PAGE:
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Standard Form Decorators Shipped With Zend Framework

Zend_Form ships with several standard decorators. For more information on general decorator usage, see the Decorators section.

Zend_Form_Decorator_Callback

The Callback decorator can execute an arbitrary callback to render content. Callbacks should be specified via the 'callback' option passed in the decorator configuration, and can be any valid PHP callback type. Callbacks should accept three arguments, $content (the original content passed to the decorator), $element (the item being decorated), and an array of $options. As an example callback:

' . $element->getLabel() . "";
    }
}
?>

This callback would be specified as array('Util', 'label'), and would generate some (bad) HTML markup for the label. The Callback decorator would then either replace, append, or prepend the original content with the return value of this.

The Callback decorator allows specifying a null value for the placement option, which will replace the original content with the callback return value; 'prepend' and 'append' are still valid as well.

Zend_Form_Decorator_Captcha

The Captcha decorator is for use with the Captcha form element. It utilizes the captcha adapter's render() method to generate the output.

A variant on the Captcha decorator, 'Captcha_Word', is also commonly used, and creates two elements, an id and input. The id indicates the session identifier to compare against, and the input is for the user verification of the captcha. These are validated as a single element.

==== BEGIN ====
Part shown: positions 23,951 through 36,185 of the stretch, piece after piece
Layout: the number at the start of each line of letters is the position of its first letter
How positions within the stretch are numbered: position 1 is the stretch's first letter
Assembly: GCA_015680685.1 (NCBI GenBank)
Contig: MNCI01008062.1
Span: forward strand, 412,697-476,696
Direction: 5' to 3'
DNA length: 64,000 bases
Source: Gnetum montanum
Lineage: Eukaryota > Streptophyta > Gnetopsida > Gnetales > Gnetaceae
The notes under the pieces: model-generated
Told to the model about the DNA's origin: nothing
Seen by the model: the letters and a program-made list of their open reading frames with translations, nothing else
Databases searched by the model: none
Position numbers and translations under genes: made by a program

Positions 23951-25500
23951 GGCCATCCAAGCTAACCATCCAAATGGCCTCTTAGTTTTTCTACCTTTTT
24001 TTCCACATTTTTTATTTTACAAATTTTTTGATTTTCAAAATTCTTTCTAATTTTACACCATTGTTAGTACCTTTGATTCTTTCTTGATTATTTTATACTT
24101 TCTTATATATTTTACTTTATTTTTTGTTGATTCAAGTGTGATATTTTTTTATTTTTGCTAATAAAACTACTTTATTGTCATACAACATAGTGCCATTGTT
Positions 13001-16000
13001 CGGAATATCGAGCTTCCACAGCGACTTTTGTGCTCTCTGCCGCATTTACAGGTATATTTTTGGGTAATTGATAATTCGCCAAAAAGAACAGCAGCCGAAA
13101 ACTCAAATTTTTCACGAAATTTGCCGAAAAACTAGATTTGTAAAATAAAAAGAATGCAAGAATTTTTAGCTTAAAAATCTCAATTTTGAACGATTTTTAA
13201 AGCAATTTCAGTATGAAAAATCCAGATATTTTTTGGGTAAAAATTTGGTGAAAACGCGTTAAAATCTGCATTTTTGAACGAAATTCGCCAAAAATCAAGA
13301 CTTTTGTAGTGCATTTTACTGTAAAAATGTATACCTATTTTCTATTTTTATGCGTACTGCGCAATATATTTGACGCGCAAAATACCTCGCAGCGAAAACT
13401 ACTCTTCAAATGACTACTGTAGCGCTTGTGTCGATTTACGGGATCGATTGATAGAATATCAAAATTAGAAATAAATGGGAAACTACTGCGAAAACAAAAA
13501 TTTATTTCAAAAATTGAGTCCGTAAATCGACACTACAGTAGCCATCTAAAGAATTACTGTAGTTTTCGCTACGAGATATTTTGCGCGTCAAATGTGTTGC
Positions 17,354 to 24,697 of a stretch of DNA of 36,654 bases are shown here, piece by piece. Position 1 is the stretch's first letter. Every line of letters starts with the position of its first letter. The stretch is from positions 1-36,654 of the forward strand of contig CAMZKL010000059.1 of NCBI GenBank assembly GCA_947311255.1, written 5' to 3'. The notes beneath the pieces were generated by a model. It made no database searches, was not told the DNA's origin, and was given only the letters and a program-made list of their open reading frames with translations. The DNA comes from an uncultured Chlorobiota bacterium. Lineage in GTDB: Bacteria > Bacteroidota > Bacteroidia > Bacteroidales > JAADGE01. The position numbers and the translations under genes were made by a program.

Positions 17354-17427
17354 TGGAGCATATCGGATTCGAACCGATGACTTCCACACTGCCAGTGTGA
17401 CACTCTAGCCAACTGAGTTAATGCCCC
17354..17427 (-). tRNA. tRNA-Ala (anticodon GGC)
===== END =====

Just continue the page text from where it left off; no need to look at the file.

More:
Zend_Form_Decorator_Description

The Description decorator can be used to display a description set on a Zend_Form, Zend_Form_Element, or Zend_Form_DisplayGroup item; it pulls the description using the object's getDescription() method. Common use cases are for providing UI hints for your elements.

By default, if no description is present, no output is generated. If the description is present, then it is wrapped in an HTML p tag by default, though you may specify a tag by passing a tag option when creating the decorator, or calling setTag(). You may additionally specify a class for the tag using the class option or by calling setClass(); by default, the class 'hint' is used.

The description is escaped using the view object's escaping mechanisms by default. You can disable this by passing a false value to the decorator's 'escape' option or setEscape() method.

Zend_Form_Decorator_DtDdWrapper

The default decorators utilize definition lists (<dl>) to render form elements. Since form items can appear in any order, display groups and sub forms can be interspersed with other form items. To keep these particular item types within the definition list, the DtDdWrapper creates a new, empty definition term (<dt>) and wraps its content in a new definition datum (<dd>). The output looks something like this:

User Information ...

This decorator replaces the content provided to it by wrapping it within the <dd> element.

Zend_Form_Decorator_Errors

Element errors get their own decorator with the Errors decorator. This decorator proxies to the FormErrors view helper, which renders error messages in an unordered list (<ul>) as list items. The <ul> element receives a class of "errors".

The Errors decorator can either prepend or append the content provided to it.

Zend_Form_Decorator_Fieldset